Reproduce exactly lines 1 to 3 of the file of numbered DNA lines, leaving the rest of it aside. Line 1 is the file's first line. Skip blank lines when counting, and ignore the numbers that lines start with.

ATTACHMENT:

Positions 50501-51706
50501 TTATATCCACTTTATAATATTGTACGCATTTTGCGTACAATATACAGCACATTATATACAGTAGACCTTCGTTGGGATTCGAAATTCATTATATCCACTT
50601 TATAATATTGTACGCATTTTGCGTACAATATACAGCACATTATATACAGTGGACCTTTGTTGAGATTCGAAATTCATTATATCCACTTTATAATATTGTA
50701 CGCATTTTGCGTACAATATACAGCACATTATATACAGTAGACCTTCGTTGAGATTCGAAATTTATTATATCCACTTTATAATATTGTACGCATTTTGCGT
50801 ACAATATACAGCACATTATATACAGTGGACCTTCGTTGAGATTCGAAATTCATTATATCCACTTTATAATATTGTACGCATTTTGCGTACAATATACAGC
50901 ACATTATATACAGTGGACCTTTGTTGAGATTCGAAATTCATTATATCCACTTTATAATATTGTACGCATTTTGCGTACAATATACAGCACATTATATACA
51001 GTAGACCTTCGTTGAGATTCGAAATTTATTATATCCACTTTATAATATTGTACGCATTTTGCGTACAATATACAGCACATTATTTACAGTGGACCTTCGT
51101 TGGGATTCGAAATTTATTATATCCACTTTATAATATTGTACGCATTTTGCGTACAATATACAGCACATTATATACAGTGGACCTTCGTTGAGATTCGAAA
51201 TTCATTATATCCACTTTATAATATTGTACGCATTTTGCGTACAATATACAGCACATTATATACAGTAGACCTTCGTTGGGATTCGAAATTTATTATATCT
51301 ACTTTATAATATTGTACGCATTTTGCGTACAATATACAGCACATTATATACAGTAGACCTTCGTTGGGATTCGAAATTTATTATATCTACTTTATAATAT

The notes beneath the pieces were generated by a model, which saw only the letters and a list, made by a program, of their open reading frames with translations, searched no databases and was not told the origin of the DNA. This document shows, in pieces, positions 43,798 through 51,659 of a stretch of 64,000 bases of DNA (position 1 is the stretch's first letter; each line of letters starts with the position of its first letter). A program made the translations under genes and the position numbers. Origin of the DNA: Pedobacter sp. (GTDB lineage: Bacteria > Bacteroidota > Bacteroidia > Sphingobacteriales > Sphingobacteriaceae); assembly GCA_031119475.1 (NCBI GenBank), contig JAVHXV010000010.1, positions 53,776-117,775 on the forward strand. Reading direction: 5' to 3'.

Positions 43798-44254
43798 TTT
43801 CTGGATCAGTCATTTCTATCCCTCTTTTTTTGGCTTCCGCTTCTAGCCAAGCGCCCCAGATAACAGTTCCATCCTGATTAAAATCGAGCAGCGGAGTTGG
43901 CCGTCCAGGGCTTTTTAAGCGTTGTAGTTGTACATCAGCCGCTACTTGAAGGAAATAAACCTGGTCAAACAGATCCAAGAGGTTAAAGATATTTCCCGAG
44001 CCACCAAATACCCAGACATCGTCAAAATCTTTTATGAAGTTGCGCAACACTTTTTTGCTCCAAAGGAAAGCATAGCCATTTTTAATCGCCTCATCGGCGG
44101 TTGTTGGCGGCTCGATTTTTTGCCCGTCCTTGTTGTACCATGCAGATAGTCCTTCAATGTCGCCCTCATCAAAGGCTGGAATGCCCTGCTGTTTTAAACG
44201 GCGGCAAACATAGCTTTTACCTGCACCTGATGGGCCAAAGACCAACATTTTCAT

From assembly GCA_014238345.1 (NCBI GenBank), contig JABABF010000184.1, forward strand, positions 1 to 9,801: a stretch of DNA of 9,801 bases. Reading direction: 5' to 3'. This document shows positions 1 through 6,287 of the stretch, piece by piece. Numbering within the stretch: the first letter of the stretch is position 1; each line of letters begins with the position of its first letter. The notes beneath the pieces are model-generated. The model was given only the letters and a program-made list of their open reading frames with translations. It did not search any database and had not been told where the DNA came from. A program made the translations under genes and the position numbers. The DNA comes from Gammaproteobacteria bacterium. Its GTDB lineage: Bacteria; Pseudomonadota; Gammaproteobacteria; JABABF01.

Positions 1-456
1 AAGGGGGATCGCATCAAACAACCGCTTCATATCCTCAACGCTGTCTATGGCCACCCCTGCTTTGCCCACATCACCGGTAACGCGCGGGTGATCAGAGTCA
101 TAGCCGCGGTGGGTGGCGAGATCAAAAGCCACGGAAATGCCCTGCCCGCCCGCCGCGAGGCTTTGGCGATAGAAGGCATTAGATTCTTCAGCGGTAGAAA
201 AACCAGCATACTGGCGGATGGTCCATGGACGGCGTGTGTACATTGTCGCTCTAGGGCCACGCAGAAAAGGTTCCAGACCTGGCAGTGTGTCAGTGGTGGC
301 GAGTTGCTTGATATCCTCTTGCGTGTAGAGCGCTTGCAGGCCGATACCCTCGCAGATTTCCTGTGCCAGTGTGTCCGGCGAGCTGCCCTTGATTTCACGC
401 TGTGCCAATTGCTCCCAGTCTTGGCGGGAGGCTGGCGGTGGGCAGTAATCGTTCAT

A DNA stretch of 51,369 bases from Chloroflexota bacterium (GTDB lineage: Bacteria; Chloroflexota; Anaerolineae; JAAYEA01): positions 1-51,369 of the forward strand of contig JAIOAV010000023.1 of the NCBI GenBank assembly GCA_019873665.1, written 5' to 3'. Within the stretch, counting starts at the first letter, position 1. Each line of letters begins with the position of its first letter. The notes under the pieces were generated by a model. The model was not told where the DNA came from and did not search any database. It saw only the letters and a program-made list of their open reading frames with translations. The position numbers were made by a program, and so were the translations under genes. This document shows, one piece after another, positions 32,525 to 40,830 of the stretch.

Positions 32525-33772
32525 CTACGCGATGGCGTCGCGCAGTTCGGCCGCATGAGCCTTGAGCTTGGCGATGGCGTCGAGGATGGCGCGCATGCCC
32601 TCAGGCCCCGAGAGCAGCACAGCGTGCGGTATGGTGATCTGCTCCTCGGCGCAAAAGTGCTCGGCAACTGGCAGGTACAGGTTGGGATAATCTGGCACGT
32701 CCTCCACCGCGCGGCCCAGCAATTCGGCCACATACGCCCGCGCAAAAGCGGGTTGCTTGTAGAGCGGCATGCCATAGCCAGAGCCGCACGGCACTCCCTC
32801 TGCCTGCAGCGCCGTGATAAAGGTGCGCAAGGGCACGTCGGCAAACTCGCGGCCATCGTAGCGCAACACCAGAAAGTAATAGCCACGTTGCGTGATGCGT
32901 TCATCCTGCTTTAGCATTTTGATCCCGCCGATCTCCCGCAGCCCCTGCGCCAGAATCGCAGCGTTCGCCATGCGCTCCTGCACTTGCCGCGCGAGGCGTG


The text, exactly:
Positions 50501-51706
50501 TTATATCCACTTTATAATATTGTACGCATTTTGCGTACAATATACAGCACATTATATACAGTAGACCTTCGTTGGGATTCGAAATTCATTATATCCACTT
50601 TATAATATTGTACGCATTTTGCGTACAATATACAGCACATTATATACAGTGGACCTTTGTTGAGATTCGAAATTCATTATATCCACTTTATAATATTGTA